IDG Reactome

As part of the Cutting Edge Informatics Tools (CEIT) for the Illuminating the Druggable (IDG) Program, the Reactome group has built a new tool, the Reactome IDG Portal, that utilizes the Reactome knowledgebase to systematically illuminate interactions of dark proteins with other proteins and biological entities, allowing evaluation of these understudied proteins via their localizations and potential interactions, and facilitating the design of experiments to test their functions. The portal enables users to:

  • Search any gene and view its location in Reactome’s pathways based on manual annotation or interactions via one-hop pairwise relationships. 
  • Convert biochemical reaction-based diagrams into simple pairwise networks.
  • View scored interacting pathways based on functional interactions predicted from a random forest model trained with 106 features. 
  • Construct new overlays and visualizations for protein-protein pairwise relationships or drug-target interactions.
  • Use an extended diagram viewer to visualize protein knowledge levels, and overlay multiple tissue-specific expression values from 19 data sources from Target Central Resource Database (TCRD).

Reactome is a collaboration between groups at the Ontario Institute for Cancer Research, New York University Langone Medical Center, Oregon Health and Science University, and The European Bioinformatics Institute. Reactome data and software are distributed under the terms of the Creative Commons Attribution 4.0 License. A full description of the new and updated content is available on the Reactome website. Follow us on Twitter: @reactome to get frequent updates about new and updated pathways, feature updates, and more.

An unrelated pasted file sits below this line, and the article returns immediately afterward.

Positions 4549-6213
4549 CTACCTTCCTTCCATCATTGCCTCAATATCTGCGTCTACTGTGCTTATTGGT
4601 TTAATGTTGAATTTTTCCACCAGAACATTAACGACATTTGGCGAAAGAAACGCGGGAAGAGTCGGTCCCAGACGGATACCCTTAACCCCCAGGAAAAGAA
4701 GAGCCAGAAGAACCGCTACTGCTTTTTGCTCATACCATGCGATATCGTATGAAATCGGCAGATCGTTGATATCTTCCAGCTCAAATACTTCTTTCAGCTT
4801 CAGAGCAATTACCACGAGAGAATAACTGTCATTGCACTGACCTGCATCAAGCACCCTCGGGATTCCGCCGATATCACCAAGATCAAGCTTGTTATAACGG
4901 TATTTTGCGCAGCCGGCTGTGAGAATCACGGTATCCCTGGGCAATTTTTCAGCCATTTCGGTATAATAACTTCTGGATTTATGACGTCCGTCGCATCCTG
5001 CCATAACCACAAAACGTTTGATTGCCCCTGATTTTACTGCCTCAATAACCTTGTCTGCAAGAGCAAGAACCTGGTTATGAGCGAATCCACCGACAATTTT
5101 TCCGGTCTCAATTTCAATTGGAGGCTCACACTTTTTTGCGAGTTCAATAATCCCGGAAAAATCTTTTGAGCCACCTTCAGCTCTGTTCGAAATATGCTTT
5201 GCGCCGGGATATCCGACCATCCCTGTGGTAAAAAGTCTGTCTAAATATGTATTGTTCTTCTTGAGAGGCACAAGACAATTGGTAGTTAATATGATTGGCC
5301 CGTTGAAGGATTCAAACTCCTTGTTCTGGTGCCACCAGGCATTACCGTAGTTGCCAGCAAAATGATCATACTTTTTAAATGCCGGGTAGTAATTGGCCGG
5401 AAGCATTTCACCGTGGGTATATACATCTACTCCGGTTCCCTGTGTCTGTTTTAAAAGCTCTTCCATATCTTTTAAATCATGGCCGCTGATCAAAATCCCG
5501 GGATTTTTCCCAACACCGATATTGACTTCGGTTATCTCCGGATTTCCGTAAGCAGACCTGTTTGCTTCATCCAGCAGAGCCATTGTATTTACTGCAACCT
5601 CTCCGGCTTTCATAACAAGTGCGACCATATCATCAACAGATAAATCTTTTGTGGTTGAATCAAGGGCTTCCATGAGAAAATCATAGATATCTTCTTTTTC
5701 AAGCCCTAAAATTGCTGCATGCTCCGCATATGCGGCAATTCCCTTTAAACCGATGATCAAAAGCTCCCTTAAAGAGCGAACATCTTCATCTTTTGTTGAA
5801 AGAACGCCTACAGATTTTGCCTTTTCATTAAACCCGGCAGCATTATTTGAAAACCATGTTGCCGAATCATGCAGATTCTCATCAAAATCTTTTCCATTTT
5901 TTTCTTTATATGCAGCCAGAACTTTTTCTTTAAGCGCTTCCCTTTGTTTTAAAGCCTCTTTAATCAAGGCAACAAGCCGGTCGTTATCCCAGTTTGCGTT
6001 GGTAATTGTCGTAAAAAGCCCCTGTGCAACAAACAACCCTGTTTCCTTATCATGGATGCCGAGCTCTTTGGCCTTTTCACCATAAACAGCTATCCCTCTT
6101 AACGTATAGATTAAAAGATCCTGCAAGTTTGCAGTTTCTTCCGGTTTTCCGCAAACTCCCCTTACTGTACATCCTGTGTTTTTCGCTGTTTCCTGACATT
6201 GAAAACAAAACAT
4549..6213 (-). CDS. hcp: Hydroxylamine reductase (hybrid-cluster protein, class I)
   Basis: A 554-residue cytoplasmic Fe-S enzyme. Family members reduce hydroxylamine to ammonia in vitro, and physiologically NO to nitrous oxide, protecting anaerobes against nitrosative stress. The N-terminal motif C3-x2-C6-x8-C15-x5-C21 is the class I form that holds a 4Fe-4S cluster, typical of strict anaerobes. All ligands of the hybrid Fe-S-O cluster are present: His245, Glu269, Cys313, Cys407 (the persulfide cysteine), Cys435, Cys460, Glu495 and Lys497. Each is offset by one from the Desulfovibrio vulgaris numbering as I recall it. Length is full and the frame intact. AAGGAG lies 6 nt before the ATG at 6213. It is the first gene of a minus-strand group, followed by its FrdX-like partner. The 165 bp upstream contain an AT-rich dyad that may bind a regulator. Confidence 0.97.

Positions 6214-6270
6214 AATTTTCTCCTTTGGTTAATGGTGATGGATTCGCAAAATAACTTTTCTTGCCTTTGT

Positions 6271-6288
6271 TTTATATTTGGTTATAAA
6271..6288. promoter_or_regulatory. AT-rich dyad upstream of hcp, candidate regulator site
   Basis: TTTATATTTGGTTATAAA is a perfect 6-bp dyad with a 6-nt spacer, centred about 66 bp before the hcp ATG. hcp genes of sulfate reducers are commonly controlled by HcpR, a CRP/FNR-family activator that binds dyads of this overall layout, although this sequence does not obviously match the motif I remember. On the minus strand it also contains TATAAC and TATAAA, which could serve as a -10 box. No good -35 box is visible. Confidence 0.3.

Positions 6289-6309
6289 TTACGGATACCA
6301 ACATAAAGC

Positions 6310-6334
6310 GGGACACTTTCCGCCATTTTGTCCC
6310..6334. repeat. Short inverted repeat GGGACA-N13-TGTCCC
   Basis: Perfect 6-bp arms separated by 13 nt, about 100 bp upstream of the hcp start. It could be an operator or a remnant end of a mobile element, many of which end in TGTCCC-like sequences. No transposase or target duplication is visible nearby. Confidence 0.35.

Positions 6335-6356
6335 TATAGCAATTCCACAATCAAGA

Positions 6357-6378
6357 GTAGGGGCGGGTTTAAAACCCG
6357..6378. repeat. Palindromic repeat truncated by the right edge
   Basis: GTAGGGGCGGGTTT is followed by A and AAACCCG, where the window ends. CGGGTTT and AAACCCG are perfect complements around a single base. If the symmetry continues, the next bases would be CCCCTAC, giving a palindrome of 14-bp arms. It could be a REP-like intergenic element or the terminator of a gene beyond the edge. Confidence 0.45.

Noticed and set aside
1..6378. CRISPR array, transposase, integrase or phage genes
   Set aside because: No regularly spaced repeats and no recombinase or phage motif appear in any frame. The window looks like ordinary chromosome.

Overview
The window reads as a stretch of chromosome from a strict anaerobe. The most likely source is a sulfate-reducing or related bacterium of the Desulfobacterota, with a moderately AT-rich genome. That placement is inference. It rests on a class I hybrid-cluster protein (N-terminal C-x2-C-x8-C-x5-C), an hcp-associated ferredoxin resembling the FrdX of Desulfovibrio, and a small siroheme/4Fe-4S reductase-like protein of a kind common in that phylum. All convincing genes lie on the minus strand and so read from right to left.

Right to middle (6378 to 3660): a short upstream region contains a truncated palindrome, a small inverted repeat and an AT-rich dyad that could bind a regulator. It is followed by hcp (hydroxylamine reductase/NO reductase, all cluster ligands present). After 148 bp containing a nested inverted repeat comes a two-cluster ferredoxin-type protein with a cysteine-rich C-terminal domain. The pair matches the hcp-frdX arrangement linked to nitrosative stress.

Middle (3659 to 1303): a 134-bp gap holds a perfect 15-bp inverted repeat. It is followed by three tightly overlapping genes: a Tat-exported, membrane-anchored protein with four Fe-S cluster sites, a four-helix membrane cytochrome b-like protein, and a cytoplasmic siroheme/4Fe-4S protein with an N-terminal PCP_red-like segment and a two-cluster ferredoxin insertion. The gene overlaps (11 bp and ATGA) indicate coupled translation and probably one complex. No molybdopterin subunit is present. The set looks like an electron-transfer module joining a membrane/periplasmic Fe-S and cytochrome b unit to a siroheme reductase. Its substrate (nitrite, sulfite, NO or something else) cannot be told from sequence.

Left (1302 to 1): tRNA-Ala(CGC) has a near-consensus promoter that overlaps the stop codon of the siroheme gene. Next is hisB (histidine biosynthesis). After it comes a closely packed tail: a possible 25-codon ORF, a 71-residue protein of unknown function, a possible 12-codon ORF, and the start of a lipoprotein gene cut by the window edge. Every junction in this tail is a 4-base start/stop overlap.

The Illuminating the Druggable Genome (IDG) Program, launched by the National Institutes of Health (NIH) Common Fund, is a multidisciplinary project to improve the scientific understanding of understudied members of three key protein families: non-olfactory G-protein-coupled receptors (GPCRs), ion channels and protein kinases. The overall goal of the IDG Program is to catalyze research in areas of biology that are currently understudied but that have high potential to impact human health. Follow us on Twitter: @DruggableGenome to receive updates about the program.

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